The Sweet Gum Tree
Author:Katherine Allred

I knew they had an older brother, my Uncle Vern, but I’d never met him. He’d moved away a long time before I was born and married a woman the family didn’t approve of. When he was spoken of at all, it was in hushed whispers, by everyone but my mother. She had no problem bringing his name up on a regular basis, to Aunt Darla’s irritation.

“He’s my brother and I’ll talk about him when I want to,” I heard my mother calmly pronounce as I bounced through the kitchen door. She was at the table, putting the finishing touches on a lemon icebox pie. Aunt Darla was at the sink, washing vegetables. Being wise, Aunt Jane had already fled the area.

“Whether you like it or not, Sister,” my mother continued, “Vern is still part of this family. I think it’s a shame we never get to see him and his children.”

“Shame is right,” Aunt Darla retorted. “Vern’s ashamed of that woman he married, as he well should be. Imagine, marrying someone who danced in a bar.” These discussions were nothing new to me. Trying to keep a low profile, I took a glass from the cabinet and edged toward the pitcher of lemonade on the table. I didn’t get far before Aunt Darla paused in her tirade and sniffed suspiciously.

“Is that gasoline I smell?” She leaned closer to me and sniffed again. “It is! Alix, where have you been?”

“I went to the salvage yard with the Judge. He had to get a fuel pump for his car.”

“I swear, the Judge should have better sense than to take a little girl to a place like that. Ellie, are you going to let him keep this up?” Mama smiled at me, her blue-green eyes that were so like my own, sparkling. “It looks like she survived the trip.”

I made it to the lemonade and poured a glass before sitting down. “Mama, I invited Nick Anderson and Lindsey Swanner to the church social. The Judge said I should tell you.”

To her credit, she barely blinked. “That was very kind of you, Alix. We should have thought of inviting them a long time ago.” She shot a glare in Aunt Darla’s direction and I glanced over my shoulder in time to see my aunt’s mouth snap closed.

Not only was Aunt Darla our first line of defense against dirt, she was also the staunch protector of our respectability. Any indication that our position in society might be threatened sent her into a quivering fit of righteous indignation and a lecture on the rules of proper behavior.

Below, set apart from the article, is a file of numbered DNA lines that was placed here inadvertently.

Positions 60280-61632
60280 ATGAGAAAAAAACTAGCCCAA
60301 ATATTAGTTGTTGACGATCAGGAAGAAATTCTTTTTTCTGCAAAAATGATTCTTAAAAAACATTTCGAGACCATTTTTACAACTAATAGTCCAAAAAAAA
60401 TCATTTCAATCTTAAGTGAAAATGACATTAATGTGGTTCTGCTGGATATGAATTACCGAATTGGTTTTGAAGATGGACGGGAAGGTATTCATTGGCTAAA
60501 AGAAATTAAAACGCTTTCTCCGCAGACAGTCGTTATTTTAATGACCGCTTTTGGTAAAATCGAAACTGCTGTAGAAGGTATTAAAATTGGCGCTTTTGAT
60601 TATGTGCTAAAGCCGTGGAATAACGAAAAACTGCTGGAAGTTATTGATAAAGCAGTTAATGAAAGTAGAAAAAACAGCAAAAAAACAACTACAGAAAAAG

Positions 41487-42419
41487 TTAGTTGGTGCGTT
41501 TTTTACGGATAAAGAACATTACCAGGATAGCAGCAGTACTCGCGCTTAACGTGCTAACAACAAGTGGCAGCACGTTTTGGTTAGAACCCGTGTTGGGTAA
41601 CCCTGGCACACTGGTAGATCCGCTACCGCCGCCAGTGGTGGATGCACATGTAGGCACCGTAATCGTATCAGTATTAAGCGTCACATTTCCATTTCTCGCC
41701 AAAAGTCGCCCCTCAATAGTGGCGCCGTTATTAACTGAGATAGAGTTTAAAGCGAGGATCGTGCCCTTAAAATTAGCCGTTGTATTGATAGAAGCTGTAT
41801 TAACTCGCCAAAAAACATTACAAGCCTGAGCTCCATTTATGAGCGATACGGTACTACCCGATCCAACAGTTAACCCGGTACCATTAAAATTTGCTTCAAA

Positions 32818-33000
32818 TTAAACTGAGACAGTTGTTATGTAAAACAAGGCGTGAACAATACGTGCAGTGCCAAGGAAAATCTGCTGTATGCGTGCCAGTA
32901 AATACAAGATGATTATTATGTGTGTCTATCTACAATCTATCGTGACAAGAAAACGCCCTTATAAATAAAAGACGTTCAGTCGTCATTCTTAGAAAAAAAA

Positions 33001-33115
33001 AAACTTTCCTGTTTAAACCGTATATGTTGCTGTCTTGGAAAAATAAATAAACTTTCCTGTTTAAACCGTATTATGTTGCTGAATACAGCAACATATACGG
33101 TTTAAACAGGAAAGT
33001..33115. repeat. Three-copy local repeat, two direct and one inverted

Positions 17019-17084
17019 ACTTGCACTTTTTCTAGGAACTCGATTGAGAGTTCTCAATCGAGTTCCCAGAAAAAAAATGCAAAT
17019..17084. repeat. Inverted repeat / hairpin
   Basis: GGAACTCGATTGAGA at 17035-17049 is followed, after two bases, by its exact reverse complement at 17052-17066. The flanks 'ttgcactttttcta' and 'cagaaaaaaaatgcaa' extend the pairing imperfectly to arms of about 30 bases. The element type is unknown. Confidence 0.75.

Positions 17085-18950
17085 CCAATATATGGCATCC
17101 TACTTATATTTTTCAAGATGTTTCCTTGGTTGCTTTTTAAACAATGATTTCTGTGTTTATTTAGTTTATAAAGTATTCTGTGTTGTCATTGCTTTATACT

While nothing was ever said in my presence, I knew my mother’s divorce and her insistence that both she and I use her maiden name had caused something of a scandal in the family. But although she was the youngest, my mother was the only person alive who could quell Aunt Darla with a single look.

I turned back to my mother. “Is it okay if I give Nick some of my books? His daddy won’t let him buy any.”

From behind me Aunt Darla snorted, but I paid no attention.

12



The Sweet Gum Tree

“They’re your books, Alix. You can do whatever you want with them.”

“Thank you, Mama.” I jumped up. “I’m going to pick some out right now.” As soon as I reached the stairs, I stopped and turned to listen. I’d found out that the really interesting conversations always happened shortly after I left the room. Nor was I to be disappointed this time.

“You’re making a mistake, letting her get involved with that boy.” My aunt’s voice floated through the door. “You know what Frank Anderson is like.”

“Yes, I do.” Mother’s voice was calm. “I also know it’s not the boy’s fault. Would you visit the sins of the father on the son, Sister?” My aunt sniffed. “The apple doesn’t fall far from the tree. Give him another year or two and he’ll end up just like his daddy.”

“And if he does, who will be to blame? We’ve known from the beginning that Frank Anderson wasn’t fit to raise a child, but we’ve all looked the other way. So who’s doing the right thing? Us by ignoring that boy, or Alix by caring enough to try and reach him?

If he does show up tomorrow, I fully intend to invite him to this house whenever he wants to come.”

“You wouldn’t!”

“Yes, I would. I’m not turning my head anymore. Maybe we can show that young man there’s more to life than what he’s learning from Frank.” Oh, sweet bliss. I shut my eyes as vindication rolled over me. Mama was on my side. She was going to help me save Nick. Together, how could we fail?

I paused with a guilty jump on the bottom step. Aunt Jane was standing at the top of the stairs, arms crossed over chest as she watched me. Lifting a finger to her lips, she tilted her head toward the bedroom.

Next to Mama and the Judge, Aunt Jane was my favorite person in the whole world. I often wondered where her looks came from. The rest of us all had dark hair and light eyes, but Aunt Jane’s hair was a warm honey color, her expressive eyes dark as night. Mama said she was the spitting image of her great-grandmother, but since there were no pictures of the lady, I had to take her word for it.

I had picked up snippets of conversations that led me to believe Aunt Jane had once been deeply in love, but, through circumstances over which she had no control, had lost the man of her dreams. This made her a tragic figure in my eyes, a Sleeping Beauty waiting for the awakening kiss of her prince.